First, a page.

The Bank of Canada (BOC) has stood out among central banks for the past year as one of the few that have been considering monetary policy tightening. While most central banks have been injecting their economies with round after round of stimulus, Canada has actually been thinking about withdrawing stimulus by increasing interest rates.
Since April of 2012, the BOC has hinted of plans of doing so. But for the second rate decision in a row, BOC Governor Mark Carney showed signs that the BOC isn’t in a hurry to hike rates.
Yesterday, the BOC kept its overnight rates at 1.00% for the 20th straight month, citing excess capacity in the economy that’s keeping inflationary pressures muted. The central bank didn’t specifically talk about its economic growth, but I think that weak housing starts, employment growth, retail sales, and even GDP reports might have contributed to the BOC’s decision.
What bothered the market players was that Carney’s language hinted that the BOC is exchanging its hawkish stance for a more neutral (even dovish) one. In his words, the BOC’s accommodative monetary policy “will likely remain appropriate for a period of time.”
Although the central bank maintains that a “modest withdrawal” will probably be needed in time and that its next move will likely be a rate hike, a growing number of people are starting to believe that the BOC will eventually change its mind about increasing rates.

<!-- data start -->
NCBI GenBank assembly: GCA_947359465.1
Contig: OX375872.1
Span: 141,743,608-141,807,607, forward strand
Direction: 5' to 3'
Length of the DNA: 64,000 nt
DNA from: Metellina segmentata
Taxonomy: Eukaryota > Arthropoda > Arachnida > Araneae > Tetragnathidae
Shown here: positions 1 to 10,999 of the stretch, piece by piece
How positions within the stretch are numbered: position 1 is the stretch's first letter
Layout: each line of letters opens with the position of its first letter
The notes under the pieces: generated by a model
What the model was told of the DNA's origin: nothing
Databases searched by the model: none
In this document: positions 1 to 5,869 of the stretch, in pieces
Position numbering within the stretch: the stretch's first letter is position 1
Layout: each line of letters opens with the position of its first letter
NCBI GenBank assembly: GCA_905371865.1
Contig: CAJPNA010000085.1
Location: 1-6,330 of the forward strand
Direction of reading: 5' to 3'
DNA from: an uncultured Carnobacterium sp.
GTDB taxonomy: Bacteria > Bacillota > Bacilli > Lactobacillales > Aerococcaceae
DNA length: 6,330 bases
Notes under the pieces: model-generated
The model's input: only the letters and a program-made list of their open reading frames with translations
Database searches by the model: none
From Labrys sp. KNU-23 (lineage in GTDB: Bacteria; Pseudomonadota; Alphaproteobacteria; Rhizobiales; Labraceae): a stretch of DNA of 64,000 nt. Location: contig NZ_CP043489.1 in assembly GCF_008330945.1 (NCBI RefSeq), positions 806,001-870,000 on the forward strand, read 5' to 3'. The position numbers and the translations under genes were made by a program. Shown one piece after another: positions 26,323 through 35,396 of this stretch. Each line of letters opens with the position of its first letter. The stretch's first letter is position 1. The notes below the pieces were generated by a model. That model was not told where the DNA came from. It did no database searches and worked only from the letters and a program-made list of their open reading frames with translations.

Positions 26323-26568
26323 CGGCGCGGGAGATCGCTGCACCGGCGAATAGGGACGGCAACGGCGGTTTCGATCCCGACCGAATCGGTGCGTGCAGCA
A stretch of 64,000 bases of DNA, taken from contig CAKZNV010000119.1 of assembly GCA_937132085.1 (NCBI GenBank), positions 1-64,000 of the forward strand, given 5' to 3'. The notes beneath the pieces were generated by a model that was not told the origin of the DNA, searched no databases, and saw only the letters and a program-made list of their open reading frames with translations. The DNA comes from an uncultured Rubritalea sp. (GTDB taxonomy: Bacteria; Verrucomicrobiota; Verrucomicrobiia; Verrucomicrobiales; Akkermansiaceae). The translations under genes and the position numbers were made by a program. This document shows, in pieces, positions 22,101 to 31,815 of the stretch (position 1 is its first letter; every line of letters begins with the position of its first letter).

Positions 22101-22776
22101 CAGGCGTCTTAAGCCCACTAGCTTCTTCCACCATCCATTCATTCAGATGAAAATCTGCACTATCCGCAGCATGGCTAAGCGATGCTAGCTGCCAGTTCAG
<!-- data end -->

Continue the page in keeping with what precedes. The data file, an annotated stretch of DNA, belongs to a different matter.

In fact, investors are putting their money on it! According to stats from the CFTC, bets against the Canadian dollar are at record levels. Some analysts think that it’s highly unlikely we’ll see a rate hike this year. Others believe that the BOC will eventually drop its calls for higher interest rates altogether.
Not surprisingly, the Canadian dollar was dumped heavily after the BOC made its dovish announcement. USD/CAD shot upwards and stalled just a handful of pips below its 8-month highs.
With the pair rising almost 700 pips over the past 6 months, I can’t help but wonder if Canadian dollar bears have enough fuel in their engines to keep the rally going. There are many out there (including the BOC) who think that the economy should pick up as the year progresses. If Canada can string together another series of positive reports, it could lead USD/CAD back down to sub-parity levels not seen since late last year.